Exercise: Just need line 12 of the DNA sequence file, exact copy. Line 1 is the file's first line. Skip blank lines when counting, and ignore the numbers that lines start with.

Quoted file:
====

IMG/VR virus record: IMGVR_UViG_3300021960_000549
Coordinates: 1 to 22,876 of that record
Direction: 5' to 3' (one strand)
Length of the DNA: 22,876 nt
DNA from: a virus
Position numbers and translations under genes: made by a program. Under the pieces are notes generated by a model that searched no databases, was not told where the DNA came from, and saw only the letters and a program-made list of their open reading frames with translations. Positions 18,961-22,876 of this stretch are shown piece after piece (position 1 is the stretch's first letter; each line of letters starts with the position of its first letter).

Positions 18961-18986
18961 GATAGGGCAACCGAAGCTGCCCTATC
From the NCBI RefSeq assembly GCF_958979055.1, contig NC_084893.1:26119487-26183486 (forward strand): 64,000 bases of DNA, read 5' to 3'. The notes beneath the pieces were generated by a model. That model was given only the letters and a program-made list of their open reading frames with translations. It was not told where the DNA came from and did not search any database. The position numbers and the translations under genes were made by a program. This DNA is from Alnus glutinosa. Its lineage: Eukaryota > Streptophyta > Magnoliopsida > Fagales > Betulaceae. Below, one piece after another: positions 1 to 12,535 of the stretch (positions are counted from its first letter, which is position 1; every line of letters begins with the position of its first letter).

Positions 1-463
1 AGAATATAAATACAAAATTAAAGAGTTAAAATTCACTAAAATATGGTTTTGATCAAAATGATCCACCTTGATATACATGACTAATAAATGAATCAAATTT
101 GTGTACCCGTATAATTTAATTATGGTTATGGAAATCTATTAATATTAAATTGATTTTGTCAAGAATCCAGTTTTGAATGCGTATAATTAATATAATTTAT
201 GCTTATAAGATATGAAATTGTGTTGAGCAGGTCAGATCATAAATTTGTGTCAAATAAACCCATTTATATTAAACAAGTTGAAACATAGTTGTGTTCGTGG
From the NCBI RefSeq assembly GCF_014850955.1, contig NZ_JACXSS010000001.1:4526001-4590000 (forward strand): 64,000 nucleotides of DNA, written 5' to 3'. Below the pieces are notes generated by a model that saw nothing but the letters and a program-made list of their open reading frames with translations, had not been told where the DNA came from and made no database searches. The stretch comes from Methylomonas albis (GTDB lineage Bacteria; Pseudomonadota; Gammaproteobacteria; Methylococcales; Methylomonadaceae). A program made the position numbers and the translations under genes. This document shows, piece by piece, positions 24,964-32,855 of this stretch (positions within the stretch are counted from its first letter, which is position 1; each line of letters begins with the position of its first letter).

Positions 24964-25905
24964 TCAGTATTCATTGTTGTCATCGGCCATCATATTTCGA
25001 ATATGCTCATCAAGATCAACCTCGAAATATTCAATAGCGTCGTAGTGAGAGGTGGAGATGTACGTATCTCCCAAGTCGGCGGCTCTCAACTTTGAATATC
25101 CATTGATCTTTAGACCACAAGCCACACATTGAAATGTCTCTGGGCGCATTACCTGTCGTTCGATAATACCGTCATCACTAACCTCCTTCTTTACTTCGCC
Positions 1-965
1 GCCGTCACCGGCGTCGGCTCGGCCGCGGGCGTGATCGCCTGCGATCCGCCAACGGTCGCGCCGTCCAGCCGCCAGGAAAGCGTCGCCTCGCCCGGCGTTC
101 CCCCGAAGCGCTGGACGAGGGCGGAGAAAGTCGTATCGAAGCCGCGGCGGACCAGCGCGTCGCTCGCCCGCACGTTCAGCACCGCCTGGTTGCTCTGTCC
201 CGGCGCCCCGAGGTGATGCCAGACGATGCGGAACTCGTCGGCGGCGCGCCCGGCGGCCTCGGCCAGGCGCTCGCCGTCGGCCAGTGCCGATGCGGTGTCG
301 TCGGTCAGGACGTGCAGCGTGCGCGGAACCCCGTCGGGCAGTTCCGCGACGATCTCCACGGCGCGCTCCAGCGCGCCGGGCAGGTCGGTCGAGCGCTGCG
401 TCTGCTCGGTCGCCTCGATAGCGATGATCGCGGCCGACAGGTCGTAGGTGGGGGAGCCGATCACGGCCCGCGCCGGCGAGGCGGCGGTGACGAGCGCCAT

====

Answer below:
101 GTGTACCCGTATAATTTAATTATGGTTATGGAAATCTATTAATATTAAATTGATTTTGTCAAGAATCCAGTTTTGAATGCGTATAATTAATATAATTTAT